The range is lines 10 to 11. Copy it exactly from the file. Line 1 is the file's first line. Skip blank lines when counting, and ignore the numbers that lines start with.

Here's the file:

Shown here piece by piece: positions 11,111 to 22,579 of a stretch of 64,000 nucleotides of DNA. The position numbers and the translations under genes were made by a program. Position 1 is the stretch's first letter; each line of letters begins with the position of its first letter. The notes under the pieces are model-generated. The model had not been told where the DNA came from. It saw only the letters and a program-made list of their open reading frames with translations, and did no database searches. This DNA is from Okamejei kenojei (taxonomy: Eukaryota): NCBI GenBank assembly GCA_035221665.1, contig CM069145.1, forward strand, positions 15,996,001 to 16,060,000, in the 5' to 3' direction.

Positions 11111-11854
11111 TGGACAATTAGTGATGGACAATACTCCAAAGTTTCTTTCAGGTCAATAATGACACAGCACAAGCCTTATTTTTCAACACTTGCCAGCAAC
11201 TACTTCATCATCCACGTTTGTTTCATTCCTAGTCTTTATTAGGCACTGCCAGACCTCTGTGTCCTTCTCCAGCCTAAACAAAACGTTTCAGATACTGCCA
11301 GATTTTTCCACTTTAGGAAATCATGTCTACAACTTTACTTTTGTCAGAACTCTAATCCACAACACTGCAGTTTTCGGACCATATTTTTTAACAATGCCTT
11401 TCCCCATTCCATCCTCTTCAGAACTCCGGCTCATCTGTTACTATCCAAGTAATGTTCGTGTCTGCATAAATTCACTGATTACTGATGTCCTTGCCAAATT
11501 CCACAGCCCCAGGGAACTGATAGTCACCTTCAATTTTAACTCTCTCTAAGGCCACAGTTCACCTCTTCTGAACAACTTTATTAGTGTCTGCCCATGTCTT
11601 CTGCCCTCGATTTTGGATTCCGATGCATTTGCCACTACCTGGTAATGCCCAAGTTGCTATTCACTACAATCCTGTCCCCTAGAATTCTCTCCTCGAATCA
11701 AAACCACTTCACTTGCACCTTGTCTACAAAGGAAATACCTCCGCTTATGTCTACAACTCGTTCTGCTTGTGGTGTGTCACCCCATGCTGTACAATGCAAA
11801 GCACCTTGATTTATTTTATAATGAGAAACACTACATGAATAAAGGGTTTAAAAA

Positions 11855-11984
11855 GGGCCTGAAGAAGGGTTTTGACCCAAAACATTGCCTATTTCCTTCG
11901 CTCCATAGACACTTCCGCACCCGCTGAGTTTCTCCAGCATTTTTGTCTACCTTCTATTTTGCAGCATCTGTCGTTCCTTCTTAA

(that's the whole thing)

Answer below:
11801 GCACCTTGATTTATTTTATAATGAGAAACACTACATGAATAAAGGGTTTAAAAA

Positions 11855-11984